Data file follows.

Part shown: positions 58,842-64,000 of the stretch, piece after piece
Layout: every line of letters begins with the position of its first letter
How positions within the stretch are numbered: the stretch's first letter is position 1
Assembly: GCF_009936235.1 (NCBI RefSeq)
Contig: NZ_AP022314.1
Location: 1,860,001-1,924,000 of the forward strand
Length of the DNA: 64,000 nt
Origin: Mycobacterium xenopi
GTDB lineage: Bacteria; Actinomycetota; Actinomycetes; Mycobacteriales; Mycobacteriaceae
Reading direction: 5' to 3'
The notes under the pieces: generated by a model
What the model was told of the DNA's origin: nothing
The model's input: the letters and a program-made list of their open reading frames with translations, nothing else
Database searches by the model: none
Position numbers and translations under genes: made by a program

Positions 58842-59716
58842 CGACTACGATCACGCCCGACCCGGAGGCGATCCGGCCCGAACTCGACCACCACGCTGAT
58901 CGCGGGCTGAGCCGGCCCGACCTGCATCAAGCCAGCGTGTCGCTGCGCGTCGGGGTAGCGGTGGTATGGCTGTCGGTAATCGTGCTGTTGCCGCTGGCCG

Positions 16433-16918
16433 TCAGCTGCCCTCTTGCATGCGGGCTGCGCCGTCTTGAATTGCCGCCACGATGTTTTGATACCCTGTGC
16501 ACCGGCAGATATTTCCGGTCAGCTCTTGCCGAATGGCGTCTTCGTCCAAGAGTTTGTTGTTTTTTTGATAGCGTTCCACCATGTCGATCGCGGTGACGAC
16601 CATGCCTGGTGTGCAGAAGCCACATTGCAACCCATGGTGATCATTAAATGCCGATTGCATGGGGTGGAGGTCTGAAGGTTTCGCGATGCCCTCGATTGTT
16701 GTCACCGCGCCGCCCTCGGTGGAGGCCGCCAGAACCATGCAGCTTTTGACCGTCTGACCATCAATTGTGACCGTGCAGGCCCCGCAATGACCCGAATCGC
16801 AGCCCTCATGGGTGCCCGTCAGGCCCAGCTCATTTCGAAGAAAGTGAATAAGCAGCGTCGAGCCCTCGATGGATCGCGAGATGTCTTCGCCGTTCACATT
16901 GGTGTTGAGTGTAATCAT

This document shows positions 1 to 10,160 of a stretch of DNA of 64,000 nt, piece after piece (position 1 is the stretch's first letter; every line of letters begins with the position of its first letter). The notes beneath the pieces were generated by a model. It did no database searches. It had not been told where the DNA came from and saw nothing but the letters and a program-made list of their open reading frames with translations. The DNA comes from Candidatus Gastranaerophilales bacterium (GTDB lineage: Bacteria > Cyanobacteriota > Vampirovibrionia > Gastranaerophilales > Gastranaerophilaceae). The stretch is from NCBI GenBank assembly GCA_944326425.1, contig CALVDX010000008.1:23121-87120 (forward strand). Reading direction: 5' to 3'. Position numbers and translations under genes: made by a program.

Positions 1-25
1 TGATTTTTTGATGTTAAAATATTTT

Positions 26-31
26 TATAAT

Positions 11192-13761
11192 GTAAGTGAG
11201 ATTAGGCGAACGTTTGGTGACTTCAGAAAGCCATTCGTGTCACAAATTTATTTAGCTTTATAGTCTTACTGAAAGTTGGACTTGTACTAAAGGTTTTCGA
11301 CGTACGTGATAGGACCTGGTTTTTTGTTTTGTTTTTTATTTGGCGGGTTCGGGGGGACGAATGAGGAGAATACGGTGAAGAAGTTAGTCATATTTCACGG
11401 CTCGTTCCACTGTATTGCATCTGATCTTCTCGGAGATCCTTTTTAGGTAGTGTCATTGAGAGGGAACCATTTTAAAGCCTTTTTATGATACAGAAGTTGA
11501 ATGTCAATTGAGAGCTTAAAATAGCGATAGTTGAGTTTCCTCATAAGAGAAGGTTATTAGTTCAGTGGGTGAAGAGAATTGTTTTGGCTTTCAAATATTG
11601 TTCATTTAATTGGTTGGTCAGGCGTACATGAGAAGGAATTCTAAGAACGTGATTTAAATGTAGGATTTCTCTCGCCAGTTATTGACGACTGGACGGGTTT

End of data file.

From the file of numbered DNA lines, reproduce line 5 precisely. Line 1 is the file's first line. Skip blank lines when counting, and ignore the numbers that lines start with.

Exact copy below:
Contig: NZ_AP022314.1